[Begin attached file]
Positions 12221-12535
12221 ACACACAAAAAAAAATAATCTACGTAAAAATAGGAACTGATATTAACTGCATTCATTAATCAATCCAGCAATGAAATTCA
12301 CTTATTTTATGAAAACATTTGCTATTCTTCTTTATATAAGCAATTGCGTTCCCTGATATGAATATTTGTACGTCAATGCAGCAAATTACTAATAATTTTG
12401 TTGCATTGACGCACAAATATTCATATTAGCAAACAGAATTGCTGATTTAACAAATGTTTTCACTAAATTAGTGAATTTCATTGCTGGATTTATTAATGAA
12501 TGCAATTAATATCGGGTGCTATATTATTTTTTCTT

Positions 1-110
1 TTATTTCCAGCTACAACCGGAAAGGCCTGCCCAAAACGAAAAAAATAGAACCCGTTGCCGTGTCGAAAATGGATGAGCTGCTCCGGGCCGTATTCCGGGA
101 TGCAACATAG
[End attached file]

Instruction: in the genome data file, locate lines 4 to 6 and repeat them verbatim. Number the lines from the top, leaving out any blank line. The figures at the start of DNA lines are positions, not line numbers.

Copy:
12401 TTGCATTGACGCACAAATATTCATATTAGCAAACAGAATTGCTGATTTAACAAATGTTTTCACTAAATTAGTGAATTTCATTGCTGGATTTATTAATGAA
12501 TGCAATTAATATCGGGTGCTATATTATTTTTTCTT

Positions 1-110